The housing crash made getting financing impossible for Milko, so he had to do “a no-no by every financial advisor out there” and cash out his 401K to get capital for his business. That motivated him to set goals to break even as soon as possible. “My goal was to break even within a year so that I could replenish that cash outflow that I had to lay out personally. I set expectations for myself and tried to reach them so I can have some breathing room,” said Milko.
The Buying Process
Milko advises anyone considering buying a real estate agency to look at the books closely. You have to really drill down to see if that company is actually making money. Realize that your assets are your realtors and that a franchise is only as good as its owner. “We are the leaders of the company; we are the driving force. What grows my franchise is recruiting good agents. You need drive, ethical standing in the marketplace and creativity,” said Milko. “Right now, the average realtor is around 60 years old. They’ll be retiring in the next 10 years or so, but where will the next crop come from? A business owner needs to understand how to attract millennials to their business.”
On Being an Entrepreneur
One of the reasons Milko decided to leave the corporate world was the dream of answering to no one but himself. “Being self-employed is quite spectacular if it’s right for you. It’s definitely right for me. I thrive on the opportunity to make it my own work and expand my knowledge in the industry constantly, which helps improve my business. Giving back to the community and my clients has also helped bring me success,” said Milko.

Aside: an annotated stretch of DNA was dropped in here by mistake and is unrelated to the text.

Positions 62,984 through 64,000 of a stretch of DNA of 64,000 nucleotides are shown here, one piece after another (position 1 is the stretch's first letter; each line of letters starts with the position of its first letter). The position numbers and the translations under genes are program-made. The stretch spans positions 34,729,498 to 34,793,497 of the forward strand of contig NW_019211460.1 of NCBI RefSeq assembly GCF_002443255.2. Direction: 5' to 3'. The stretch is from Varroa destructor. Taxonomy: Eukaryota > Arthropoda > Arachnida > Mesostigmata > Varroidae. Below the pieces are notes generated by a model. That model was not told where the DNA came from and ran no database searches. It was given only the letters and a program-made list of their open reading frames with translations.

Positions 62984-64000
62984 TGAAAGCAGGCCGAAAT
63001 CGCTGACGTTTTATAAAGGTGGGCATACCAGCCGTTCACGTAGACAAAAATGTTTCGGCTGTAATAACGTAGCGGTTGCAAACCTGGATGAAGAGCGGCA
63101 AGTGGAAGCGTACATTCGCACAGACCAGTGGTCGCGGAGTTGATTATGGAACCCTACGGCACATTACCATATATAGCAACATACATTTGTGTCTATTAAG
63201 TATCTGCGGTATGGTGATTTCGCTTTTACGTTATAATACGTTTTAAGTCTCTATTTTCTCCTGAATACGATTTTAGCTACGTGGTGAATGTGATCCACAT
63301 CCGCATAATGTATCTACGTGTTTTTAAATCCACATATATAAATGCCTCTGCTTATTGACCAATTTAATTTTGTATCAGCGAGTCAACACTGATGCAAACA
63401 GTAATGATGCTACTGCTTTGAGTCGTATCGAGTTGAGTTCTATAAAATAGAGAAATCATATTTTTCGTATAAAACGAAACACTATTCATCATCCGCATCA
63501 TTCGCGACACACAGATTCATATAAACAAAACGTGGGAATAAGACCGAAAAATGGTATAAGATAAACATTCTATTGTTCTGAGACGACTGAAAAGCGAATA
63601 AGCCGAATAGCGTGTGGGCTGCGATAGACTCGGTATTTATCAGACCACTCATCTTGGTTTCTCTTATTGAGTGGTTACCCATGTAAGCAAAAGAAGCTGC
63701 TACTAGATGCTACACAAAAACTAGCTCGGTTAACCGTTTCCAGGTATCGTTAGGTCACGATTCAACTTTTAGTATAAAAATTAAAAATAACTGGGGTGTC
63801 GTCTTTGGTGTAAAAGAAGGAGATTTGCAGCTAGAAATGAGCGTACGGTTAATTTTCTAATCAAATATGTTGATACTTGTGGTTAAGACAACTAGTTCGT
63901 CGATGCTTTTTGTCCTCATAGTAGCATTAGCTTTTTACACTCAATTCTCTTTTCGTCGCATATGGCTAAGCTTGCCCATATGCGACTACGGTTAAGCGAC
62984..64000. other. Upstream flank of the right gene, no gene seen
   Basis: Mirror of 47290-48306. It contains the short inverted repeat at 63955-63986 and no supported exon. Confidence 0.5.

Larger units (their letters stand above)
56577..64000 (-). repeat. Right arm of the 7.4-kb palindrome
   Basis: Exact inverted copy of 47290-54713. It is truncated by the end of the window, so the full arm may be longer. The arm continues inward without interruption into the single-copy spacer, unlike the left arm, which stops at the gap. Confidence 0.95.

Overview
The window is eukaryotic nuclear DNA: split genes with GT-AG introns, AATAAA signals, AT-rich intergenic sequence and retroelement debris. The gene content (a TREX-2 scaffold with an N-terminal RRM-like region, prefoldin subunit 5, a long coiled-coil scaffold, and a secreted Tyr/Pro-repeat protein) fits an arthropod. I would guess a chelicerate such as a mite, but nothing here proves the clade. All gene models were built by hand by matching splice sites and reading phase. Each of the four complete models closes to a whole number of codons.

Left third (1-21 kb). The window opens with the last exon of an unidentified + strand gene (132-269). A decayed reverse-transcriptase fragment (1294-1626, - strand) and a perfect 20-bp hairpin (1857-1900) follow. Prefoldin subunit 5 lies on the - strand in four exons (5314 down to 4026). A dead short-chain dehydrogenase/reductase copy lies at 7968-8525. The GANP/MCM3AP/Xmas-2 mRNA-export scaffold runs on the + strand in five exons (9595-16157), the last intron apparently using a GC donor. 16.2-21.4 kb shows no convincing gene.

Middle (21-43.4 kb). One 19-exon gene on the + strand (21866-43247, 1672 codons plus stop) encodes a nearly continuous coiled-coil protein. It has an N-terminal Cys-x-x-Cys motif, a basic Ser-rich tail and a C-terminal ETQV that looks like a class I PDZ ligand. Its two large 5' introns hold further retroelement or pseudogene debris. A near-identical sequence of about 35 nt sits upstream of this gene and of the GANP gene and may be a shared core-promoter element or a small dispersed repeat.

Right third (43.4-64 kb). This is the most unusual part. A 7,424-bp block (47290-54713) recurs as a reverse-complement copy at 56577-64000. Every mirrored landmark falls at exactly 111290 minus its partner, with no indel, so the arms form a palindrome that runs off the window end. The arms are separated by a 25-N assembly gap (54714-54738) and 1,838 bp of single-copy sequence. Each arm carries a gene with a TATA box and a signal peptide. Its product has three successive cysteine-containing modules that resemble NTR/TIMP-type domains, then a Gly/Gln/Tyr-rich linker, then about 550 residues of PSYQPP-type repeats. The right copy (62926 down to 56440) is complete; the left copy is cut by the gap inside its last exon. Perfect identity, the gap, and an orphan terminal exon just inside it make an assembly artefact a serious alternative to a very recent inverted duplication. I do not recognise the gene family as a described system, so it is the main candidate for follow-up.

Milko notes embracing change is necessary for any entrepreneur. One of his favorite quotes is: “If you don’t like change, you’ll like being irrelevant even less.” A successful real estate agency owner needs to push change to make it vibrant, different while staying on top of technology and the latest industry trends.
Milko says real estate is a good living, and he revels in leading a buyer to the right property. “The greatest accomplishment on Earth is actually owning a piece of it,” says Milko. He still lists and sells property, but Milko gauges his success on how his realtors are doing. He spends a lot of time and money on training and coaching so they have opportunities to grow, whilst keeping his retention rate high. He personally checks in with each agent regularly. “Having my realtors do more business and make more money for themselves is my personal fulfillment and satisfaction,” said Milko.
In an area where the average price of a home is just $200,000, Milko says it’s essential to set high goals for himself and his staff. His 2014 goal is to do $400 million in business. He plans to use the next five years to reach $1 billion in sales through 8 franchises and 300 realtors doing about 7000 transactions. His goal is to become the leading broker in Northeast Ohio while focusing on the east side of Cleveland.